BlogBlogCan One Moment in Life Make an Entrepreneur?

Can One Moment in Life Make an Entrepreneur?

Can One Moment in Life Make an Entrepreneur?

The last few years have been an eye opener to me. I’ve changed direction so many times I look like a learner driver that got lost. Finally I’ve seen the light as to my real direction and my real purpose. I stood in front of over 100 people yesterday delivering a presentation which was certainly different to the standard fayre they had become accustomed with. Some people got it, some people didn’t. The knowledge in that room; the experiences and the tenacity I’m sure were all there. But I did begin to wonder something. It wasn’t until I ran my own networking event last night that something began to become crystal clear.


I’ve started saying in the last year, “you’re either unemployable or brilliant to become an entrepreneur. I’ll go with brilliant, because after you’ve worked for yourself, you want to become unemployable.” I say it jokingly, but have always wondered why people do what they do. What sets them on their current path to where they want to be? Last night it became crystal clear and thank you to a lady called Lisa who bought it all home for me.


I think it’s safe to say that certain experiences and life changing events are often the start of people’s journey’s to self employment and making their dreams, goals and visions a reality. In Lisa’s case it was a painful divorce and the birth of a still-born child. Most people will struggle with one of those and yet to have two of those events happen to you and still get up, slap a professional face together and go after something you’ve always wanted to do is hugely laudable.


I myself lost a family member. It came as a huge shock. A bolt out of the blue. They were the same age as me. 39, when it happened. Far too young and left a huge hole in the families lives. But it made me think. I’d achieved nothing of note. Nothing of worth and hadn’t even started to fulfil the potential people had always told me I had. So I made the big decision to change careers. Change myself and move myself forward. Get qualified. Read books that I’d never thought of. Deliberately took myself out of my comfort zone. Started talking to new circles of people. Experience new things and do new things so that I could help others realise their goals and visions.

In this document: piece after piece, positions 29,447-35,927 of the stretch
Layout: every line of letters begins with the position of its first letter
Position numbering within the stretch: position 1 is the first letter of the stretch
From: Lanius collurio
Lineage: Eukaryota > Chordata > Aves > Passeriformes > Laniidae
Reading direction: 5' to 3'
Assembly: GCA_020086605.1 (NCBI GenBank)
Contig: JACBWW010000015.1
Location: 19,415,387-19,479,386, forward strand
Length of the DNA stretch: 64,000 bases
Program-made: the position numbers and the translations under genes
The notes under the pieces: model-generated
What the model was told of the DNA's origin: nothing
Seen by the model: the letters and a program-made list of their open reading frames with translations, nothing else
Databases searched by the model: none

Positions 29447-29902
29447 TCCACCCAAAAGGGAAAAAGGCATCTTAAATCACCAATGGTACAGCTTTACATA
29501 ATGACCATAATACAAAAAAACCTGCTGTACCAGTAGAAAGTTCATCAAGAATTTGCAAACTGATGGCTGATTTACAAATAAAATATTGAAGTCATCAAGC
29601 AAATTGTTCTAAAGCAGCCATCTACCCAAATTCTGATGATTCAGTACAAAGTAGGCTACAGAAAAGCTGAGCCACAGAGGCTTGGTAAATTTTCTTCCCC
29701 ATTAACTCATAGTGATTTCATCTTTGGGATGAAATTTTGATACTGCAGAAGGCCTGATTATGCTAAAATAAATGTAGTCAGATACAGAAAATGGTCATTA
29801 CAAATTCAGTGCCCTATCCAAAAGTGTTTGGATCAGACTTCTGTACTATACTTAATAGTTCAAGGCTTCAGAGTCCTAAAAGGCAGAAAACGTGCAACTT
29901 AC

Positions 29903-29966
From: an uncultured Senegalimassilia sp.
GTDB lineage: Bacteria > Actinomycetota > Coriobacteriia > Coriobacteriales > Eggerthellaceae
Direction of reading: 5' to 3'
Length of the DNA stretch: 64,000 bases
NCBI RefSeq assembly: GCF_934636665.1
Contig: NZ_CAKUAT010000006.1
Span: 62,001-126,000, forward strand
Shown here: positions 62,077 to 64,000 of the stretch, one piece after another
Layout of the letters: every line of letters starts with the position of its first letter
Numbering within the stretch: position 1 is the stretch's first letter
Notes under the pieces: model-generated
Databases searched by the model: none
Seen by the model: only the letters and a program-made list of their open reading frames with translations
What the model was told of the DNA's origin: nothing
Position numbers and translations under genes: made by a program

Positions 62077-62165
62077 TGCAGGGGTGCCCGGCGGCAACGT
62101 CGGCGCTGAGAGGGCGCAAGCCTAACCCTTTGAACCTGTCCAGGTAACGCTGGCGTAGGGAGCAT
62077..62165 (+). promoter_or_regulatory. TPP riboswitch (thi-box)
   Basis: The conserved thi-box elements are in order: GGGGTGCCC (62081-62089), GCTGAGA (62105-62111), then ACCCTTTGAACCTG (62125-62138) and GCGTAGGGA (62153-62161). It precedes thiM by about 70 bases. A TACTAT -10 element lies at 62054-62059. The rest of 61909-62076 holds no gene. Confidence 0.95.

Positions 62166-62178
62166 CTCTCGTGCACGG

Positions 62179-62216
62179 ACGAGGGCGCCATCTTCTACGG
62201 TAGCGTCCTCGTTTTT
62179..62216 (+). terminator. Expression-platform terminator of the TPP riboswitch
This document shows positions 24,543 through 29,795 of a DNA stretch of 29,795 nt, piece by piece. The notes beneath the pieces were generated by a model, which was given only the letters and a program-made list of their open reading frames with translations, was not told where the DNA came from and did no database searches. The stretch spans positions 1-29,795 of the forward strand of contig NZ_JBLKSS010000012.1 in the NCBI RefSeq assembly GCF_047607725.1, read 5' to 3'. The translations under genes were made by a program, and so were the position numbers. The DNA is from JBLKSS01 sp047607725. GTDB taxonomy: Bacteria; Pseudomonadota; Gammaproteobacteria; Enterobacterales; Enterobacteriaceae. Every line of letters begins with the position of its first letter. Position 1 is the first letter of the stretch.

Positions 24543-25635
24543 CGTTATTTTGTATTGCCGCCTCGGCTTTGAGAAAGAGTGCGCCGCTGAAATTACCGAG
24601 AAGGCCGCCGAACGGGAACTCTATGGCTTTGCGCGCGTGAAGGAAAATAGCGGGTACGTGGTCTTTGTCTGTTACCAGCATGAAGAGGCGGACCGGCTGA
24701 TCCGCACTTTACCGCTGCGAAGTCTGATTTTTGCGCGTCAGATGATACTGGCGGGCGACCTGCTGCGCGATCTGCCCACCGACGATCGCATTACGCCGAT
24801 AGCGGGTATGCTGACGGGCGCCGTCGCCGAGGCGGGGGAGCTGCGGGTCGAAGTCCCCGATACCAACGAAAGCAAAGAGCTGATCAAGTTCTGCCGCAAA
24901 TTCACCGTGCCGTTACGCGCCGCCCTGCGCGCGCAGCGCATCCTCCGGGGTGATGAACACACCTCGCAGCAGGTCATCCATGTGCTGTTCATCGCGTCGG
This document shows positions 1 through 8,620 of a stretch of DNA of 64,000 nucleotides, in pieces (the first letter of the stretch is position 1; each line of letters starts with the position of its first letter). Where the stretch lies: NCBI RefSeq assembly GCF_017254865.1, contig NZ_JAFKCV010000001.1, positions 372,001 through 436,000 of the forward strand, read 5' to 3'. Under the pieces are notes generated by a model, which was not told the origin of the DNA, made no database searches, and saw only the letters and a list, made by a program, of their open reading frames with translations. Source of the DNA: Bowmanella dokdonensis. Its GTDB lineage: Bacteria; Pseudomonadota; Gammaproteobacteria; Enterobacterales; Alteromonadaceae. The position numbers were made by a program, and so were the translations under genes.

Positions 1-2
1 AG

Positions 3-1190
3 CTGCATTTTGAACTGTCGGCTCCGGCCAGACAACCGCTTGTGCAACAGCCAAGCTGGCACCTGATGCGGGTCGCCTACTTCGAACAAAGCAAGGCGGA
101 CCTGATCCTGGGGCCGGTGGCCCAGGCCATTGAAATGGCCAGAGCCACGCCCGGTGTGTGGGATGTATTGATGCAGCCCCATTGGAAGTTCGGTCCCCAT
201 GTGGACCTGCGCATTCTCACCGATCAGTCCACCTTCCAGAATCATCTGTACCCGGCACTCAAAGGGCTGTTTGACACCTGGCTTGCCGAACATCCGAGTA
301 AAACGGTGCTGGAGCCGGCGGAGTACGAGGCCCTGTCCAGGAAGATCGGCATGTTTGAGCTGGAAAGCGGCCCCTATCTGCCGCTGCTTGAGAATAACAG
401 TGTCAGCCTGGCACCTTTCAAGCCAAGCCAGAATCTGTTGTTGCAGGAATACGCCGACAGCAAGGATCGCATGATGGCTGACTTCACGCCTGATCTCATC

At the age of 23, Tina Fey, Actress and Comedienne was working at the YMCA. Oprah Winfrey, Global star, was fired from her first reporting job. Stephen King, author of books like Carrie, The Shining and hundreds of other horror novels was working as a janitor and living in a trailer. Aged 28, J.K Rowling was a suicidal parent living on welfare before attempting to write a Harry Potter novel. Harrison Ford, the legendary Han Solo from Star Wars, was jobbing carpenter until some suggested he went for an audition. Vera Wang, failed to make the Olympic figure skating team and didn’t get the Editor-in-Chief position at Vogue, before designing her first dress at the age of 40. Stan Lee, the creator of the Marvel Comic books and of many of the Superheroes on our TV screens and in Cinemas, didn’t release his first comic book until he was 40. Walt Disney, allegedly ate tins of cat food whilst being a broke cartoonist for a newspaper before he created the legends that we know today.


And then there are the humble among us. People who ended up being made redundant through no fault of their own, because their company had been run badly. Or the world economy had collapsed plunging their industry into a complete mess. I know of people who have cared for their parents for many years and after their passing have gone on to build successful businesses with their small inheritance’s.


I think it’s fairly obvious that whatever the moment was that set you on your career path, whether it large or small, has changed you beyond recognition. It’s probably the right thing to do sometimes to look back at where you have come from and be grateful. Grateful you had the opportunity, no matter how hard those events were at the time.


So thank you Lisa for reminding me, and I hope the others that read this, that everyone has a reason why. Some are bigger than others, but we should always be thankful for the direction we’ve chosen.

Be Brilliant,


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